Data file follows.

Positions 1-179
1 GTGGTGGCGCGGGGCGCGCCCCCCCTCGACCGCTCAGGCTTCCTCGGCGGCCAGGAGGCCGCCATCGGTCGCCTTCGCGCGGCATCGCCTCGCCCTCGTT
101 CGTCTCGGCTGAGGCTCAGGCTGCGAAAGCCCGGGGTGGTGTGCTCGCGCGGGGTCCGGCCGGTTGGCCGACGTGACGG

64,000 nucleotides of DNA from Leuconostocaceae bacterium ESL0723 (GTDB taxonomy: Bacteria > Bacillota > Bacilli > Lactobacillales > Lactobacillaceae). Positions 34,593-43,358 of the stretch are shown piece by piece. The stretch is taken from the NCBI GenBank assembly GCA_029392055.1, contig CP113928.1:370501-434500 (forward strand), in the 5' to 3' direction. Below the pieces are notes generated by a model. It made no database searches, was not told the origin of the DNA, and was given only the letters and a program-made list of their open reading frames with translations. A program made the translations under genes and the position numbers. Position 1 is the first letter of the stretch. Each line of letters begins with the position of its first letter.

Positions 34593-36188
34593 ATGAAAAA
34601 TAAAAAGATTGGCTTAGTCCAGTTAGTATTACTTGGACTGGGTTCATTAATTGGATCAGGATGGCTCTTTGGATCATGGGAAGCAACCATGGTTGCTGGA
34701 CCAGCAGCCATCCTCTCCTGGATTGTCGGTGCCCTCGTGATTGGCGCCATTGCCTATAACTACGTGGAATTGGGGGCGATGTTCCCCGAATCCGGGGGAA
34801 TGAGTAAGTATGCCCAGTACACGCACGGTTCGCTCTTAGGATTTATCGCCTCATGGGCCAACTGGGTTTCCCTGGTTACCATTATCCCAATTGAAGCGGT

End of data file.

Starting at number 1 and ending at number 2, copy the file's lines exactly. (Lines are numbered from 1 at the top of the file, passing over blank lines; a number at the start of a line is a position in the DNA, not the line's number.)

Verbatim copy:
Positions 1-179
1 GTGGTGGCGCGGGGCGCGCCCCCCCTCGACCGCTCAGGCTTCCTCGGCGGCCAGGAGGCCGCCATCGGTCGCCTTCGCGCGGCATCGCCTCGCCCTCGTT